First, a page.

Football Roundtable: Breakout Player
Sam Werner, Matt Gamber, Bill Brink, & Michael Bryan | Wednesday, August 12, 2009
Who will break out as an impact player for the Irish in 2009?
Matt Gamber: Paul Duncan, LT, 5th year SR
When Notre Dame announced that it had granted several players a fifth year of eligibilty, it was safety Kyle McCarthy and special teams assassin Mike Anello who received much of the attention from fans and media alike. But the massive Duncan (listed at 6-foot-7, 308 pounds) could have one of the biggest impacts on the Irish season as he returns to Jimmy Clausen’s blind side, where he began the disastrous 2007 season.
Duncan is a physical specimen who was a highly touted four-star prep prospect after earning first-team all-state honors in Georgia as a high school senior. Duncan struggled in ‘07 along with the rest of the offensive line (and the entire Irish squad) and eventually flip-flopped with Sam Young over to the right side, but after missing all of last season due to injury, Duncan finally seems ready for a breakout season.
Speaking to him before the Hawaii Bowl last year, he seemed to have a new, mature outlook on his Irish career, and he sounded like a man on a mission to make an impact. He looked the part in spring ball and earned the starting gig, and between his raw size and ability and his rededicated approach to fundamentals, Duncan could be the most improved player on an offensive line that could be the most improved unit on the Notre Dame squad this fall.
Michael Bryan: Armando Allen, RB, Junior
It seems like Allen’s career has been one of almosts. Almost breaking off a huge touchdown run but barely getting dragged down by the ankles. Almost taking a kickoff all the way but getting stopped by the last man. Almost making it look like Notre Dame had a legitimate running attack for a few games at a time.
This year, Allen’s potential will finally be realized. While it seems Armando has been on campus forever, this is just his junior season. He’s progressed as a runner each year, gaining the instincts, aggression, and vision needed to become a complete back. He now knows the little things that elevate a good running back into a great one – how to gain those few yards after contact, when and how to get to the edge, and how to pick and hit the holes in the defense hard after making good reads. Despite his lack of size relative to Hughes or Aldridge, Armando has long been the best back in pass protection as well as the best receiving back. The combination of versatility, experience, and an improved offensive line will lead to over 1,000 yards rushing and 500 yards receiving this year for AA.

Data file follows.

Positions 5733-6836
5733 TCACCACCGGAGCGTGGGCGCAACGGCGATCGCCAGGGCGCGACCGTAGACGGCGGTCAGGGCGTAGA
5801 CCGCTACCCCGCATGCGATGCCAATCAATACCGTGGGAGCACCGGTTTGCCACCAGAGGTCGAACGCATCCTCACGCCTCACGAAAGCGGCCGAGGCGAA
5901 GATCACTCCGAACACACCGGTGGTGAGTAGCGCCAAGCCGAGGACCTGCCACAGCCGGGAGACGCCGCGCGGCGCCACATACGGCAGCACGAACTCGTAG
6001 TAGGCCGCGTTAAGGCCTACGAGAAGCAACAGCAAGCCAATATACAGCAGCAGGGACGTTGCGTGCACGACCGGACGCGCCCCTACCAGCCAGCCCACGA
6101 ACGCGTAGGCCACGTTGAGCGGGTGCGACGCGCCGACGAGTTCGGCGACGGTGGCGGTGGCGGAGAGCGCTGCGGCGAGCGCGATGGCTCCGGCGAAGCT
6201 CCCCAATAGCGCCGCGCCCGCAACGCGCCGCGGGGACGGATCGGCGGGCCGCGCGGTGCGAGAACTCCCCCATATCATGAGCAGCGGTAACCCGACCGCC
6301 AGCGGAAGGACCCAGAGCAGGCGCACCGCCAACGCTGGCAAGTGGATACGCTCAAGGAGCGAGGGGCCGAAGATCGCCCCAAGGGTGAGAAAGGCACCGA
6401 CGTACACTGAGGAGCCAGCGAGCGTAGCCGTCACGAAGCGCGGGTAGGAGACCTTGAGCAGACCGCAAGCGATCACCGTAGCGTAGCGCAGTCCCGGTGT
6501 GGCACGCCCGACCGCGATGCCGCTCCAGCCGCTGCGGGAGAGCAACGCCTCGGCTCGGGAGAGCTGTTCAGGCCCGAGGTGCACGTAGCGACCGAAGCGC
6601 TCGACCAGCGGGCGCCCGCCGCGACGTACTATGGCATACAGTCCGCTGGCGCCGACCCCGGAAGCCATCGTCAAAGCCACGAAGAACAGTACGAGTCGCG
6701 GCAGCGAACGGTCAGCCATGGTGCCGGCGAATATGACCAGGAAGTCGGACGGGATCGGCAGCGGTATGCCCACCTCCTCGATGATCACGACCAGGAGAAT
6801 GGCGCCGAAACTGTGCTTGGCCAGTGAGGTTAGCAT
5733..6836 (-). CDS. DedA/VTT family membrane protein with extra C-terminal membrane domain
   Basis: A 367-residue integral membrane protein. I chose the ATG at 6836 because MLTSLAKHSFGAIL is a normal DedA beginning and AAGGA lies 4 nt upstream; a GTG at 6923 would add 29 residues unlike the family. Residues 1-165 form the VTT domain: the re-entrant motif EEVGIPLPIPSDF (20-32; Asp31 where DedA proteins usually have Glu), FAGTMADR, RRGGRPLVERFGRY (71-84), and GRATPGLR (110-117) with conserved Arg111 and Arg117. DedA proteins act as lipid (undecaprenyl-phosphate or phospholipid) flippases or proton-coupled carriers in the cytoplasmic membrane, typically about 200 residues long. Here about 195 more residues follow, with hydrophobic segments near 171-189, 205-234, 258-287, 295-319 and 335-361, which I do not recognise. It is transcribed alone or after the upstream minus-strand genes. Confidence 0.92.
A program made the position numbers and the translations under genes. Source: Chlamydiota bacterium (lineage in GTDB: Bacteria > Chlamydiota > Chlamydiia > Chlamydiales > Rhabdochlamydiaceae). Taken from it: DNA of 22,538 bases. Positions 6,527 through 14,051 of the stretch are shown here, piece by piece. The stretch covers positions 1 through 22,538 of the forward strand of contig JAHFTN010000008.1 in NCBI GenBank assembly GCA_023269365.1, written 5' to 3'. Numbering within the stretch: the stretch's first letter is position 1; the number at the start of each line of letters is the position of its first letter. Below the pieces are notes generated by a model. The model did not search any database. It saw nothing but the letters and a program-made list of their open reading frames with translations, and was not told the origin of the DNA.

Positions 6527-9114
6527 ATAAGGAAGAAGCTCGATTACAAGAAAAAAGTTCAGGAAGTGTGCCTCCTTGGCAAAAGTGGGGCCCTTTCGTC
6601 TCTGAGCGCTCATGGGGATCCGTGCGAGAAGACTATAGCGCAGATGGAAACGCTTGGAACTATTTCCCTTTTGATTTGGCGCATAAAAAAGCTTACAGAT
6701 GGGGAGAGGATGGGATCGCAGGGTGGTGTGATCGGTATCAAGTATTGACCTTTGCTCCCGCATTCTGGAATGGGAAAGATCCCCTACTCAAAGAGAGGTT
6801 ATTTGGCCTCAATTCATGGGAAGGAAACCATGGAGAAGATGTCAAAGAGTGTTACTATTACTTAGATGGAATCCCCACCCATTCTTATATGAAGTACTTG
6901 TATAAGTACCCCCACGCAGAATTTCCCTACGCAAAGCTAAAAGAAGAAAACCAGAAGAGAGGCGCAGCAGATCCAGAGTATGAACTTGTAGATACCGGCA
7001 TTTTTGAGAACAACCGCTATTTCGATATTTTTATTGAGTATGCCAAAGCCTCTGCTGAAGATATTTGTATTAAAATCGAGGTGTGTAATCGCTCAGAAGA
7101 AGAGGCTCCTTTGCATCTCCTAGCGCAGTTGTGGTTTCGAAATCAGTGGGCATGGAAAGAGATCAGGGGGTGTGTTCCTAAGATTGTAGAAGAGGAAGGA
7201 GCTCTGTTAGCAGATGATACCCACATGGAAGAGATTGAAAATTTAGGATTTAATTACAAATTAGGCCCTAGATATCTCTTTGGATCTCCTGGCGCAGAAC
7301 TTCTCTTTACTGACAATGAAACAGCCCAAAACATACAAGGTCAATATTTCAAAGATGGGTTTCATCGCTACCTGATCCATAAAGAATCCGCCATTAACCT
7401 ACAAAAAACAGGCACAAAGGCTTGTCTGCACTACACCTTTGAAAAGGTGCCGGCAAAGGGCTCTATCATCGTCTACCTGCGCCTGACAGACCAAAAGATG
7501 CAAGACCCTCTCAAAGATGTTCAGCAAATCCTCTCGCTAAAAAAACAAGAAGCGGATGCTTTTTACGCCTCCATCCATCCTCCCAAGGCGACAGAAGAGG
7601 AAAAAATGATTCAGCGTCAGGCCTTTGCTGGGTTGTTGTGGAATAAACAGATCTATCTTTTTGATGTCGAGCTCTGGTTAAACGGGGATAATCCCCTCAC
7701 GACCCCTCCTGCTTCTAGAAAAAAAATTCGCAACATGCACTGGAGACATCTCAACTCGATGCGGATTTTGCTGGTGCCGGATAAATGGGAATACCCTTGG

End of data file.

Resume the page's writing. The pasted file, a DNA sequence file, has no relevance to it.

Bill Brink: Darius Fleming, OLB, Sophomore
In the defense Notre Dame uses, the outside linebacker has an interesting role. Sometimes he’s on the line of scrimmage, sometimes a few yards off, but either way he must be both quick enough to get an angle on a running back bouncing outside yet strong enough to bull-rush on passing downs.
That description doesn’t fit John Ryan, so Darius Fleming will see significantly more time this season. Fleming played in every game last season, made 24 tackles and had 2.5 sacks. At 6-1, 236, he’s small for a defensive end, but as a hybrid he fits well. He has the burst to make tackles in the open field, but he can also cut through offensive linemen to get to the backfield. What he won’t do, at his size, is tie up an offensive lineman to allow the linebackers and secondary to make tackles, so he has to be good about shedding blocks and getting to the ball carrier. He will also need to learn to jam, then cover tight ends coming off his side of the line on passing downs.
Kerry Neal has done a good job with this position, although at his larger size he’s more suited to playing on the line. Fleming should be able to do both. Because of the expanded responsibilities he’ll have, it won’t come all at once, but as the season goes on and he grows into his role he’ll become better and better.
Sam Werner: Kapron Lewis-Moore, DE, Sophomore
For someone who has yet to play a down, Kapron Lewis-Moore sure has made an impact on the Notre Dame coaching staff. Listed as a starter at defensive end on the spring depth chart, Lewis-Moore has clearly established himself in both fall and spring practices. Both defensive line coach Randy Hart and head coach Charlie Weis have been effusive in their praise for the sophomore.
The biggest thing Lewis-Moore has going into the season is opportunity. With the only two certainties along the defensive line being nose tackle Ian Williams and defensive tackle Ethan Johnson, Lewis-Moore should have as good a shot as anyone at earning meaningful playing time. Morrice Richardson certainly has the potential, but so far injuries have slowed his progression. John Ryan doesn’t have the lateral quickness to be effective on Notre Dame’s defensive, and while the staff is certainly high on Emeka Nwankwo, he stills looks to be a year away.
Lewis-Moore has the quickness to get to the quarterback, which will be a big part of the Irish defense in 2009. He also has the size, at 265 pounds, to shut down the outside running game. The sophomore appears to be the perfect mix of speed and size for a Jon Tenuta defensive, and will make his presence known quickly in 2009.